Dr. Keivan Stassun is a Professor of Physics and Astronomy at Vanderbilt University. He is also director of the Vanderbilt Initiative in Data-Intensive Astrophysics and Adjunct Professor of Physics at Fisk University in Nashville. Keivan received his PhD in Astronomy from the University of Wisconsin, Madison. He then served as assistant Director of the NSF-funded GK-12 program at UW-Madison, connecting STEM graduate students with public K-12 schools both to enhance K-12 science teaching and to provide leadership development for STEM graduate students. Next, Keivan served for two years as a NASA Hubble Space Telescope postdoctoral research fellow before joining the Vanderbilt faculty in 2003. Keivan has received many awards and honors during his career. He is a Fellow of the American Association for the Advancement of Science, was awarded the American Physical Society Nicholson Medal for Human Outreach, was named a Fletcher Foundation Fellow for his work advancing race relations, and received an NSF Career award and a Cottrell Scholar Award from the Research Corporation. Keivan is here with us today to tell us about his journey through life and science.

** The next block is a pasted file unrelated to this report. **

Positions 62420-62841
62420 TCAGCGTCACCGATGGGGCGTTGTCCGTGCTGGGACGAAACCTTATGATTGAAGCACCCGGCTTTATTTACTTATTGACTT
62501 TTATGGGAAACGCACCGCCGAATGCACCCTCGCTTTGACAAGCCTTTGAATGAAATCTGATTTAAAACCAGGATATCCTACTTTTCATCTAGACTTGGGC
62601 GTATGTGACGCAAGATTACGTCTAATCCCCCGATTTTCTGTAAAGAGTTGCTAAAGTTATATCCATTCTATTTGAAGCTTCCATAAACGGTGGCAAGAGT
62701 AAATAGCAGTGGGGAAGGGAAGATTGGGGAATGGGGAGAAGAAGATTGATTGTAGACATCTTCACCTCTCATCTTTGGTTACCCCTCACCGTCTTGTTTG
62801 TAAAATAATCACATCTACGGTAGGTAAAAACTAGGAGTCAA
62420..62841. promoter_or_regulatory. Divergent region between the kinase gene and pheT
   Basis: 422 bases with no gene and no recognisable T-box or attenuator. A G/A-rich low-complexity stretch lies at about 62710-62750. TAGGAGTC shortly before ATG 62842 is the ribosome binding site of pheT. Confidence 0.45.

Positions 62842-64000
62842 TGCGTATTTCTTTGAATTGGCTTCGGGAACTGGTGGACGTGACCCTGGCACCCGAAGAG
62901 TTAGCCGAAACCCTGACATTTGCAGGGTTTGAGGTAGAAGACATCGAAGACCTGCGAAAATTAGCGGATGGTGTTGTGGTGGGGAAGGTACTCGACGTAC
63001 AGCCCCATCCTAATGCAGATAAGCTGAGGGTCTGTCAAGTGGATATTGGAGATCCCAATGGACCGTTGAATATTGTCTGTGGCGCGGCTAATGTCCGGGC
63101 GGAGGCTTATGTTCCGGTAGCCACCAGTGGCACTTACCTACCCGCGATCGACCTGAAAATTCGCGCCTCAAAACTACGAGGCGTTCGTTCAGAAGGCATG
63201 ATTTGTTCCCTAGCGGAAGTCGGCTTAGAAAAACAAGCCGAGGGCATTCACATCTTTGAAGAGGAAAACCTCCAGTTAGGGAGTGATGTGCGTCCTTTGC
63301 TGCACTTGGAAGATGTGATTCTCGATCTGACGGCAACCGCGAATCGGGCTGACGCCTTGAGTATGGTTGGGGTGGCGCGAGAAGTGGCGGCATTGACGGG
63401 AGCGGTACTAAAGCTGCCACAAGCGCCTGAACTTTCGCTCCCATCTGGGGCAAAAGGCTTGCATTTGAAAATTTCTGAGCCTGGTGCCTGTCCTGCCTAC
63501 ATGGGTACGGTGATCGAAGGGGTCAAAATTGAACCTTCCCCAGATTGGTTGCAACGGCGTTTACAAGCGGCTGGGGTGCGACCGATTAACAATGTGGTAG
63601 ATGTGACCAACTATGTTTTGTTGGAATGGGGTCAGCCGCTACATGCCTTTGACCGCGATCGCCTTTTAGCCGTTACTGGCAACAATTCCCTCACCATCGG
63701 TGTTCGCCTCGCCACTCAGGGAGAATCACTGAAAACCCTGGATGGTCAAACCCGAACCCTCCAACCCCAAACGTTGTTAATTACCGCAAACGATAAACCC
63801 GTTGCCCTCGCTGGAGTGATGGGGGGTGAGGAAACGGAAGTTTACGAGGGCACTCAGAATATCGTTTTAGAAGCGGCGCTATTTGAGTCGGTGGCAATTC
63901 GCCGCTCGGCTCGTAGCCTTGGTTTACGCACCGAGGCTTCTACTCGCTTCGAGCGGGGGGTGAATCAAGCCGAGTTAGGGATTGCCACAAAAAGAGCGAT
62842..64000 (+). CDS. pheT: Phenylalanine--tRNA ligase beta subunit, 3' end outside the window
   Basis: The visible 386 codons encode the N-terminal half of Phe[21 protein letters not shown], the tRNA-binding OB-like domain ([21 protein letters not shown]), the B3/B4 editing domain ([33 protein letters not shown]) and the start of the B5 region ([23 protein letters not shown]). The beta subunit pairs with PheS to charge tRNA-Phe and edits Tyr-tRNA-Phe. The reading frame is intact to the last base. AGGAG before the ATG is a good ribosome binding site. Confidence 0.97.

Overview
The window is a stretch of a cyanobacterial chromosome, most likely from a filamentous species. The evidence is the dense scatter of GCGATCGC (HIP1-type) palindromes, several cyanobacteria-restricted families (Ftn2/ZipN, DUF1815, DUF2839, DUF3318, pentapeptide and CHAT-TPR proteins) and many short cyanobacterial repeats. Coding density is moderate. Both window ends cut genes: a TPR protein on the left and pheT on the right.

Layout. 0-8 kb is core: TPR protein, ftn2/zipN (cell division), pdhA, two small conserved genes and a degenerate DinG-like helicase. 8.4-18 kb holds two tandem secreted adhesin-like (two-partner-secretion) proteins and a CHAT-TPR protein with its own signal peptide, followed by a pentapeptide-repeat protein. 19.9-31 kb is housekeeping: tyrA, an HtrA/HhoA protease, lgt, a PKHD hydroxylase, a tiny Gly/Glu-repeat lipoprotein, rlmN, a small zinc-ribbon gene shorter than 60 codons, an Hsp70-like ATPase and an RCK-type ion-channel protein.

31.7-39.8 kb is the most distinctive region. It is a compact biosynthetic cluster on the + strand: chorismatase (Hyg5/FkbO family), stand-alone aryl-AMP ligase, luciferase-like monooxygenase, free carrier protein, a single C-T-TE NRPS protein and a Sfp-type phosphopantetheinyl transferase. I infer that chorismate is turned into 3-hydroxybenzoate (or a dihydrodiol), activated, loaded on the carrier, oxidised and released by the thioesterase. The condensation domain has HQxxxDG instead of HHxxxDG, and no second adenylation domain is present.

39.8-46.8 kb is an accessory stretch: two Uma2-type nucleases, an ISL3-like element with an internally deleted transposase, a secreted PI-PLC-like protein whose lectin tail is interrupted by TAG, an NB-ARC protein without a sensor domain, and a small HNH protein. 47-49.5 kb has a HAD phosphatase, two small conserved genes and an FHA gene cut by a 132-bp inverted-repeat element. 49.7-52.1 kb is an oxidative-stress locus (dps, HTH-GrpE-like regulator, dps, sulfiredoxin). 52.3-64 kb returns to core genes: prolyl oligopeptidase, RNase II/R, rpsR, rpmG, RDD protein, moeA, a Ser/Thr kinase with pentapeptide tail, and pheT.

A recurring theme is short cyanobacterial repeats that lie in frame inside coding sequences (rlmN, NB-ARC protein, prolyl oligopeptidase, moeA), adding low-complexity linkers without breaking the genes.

Keivan Stassun’s research on the birth of stars and planetary systems has appeared in the prestigious research journal Nature, has been featured on NPR’s Earth & Sky, and has been published in more than 100 peer-reviewed journal articles. In 2007, the Vanderbilt Initiative in Data-intensive Astrophysics (VIDA) was launched as a pilot program in astro-informatics, with Stassun as its first director. He serves as chair of the Sloan Digital Sky Survey executive committee, is a member of the Large Synoptic Survey Telescope executive committee, and in 2010 served as a member of the National Research Council’s Decadal Survey of Astronomy and Astrophysics.
Keivan is also adjunct professor of physics at Fisk University, and serves as co-director of the Fisk-Vanderbilt Masters-to-PhD Bridge Program. Since 2004, the Fisk-Vanderbilt Bridge Program has attracted 67 students, 60 of them underrepresented minorities (55% female), with a retention rate of 92%. In 2012, Vanderbilt achieved the distinction of becoming the top research university to award the Ph.D. to underrepresented minorities in physics, astronomy, and materials science.
Stassun also served as chair of the American Astronomical Society’s Committee on the Status of Minorities. He has served on the Congressional Astronomy & Astrophysics Advisory Committee, and presently serves on the NSF Committee for Equal Opportunity in Science and Engineering (CEOSE), chairs the Workforce and Diversity Committee of the Associated Universities for Research in Astronomy, and serves as an elected Councillor of the American Physical Society. In 2010, Stassun was invited to give expert testimony on “broadening participation in STEM” to the US House of Representatives Committee on Science and Technology.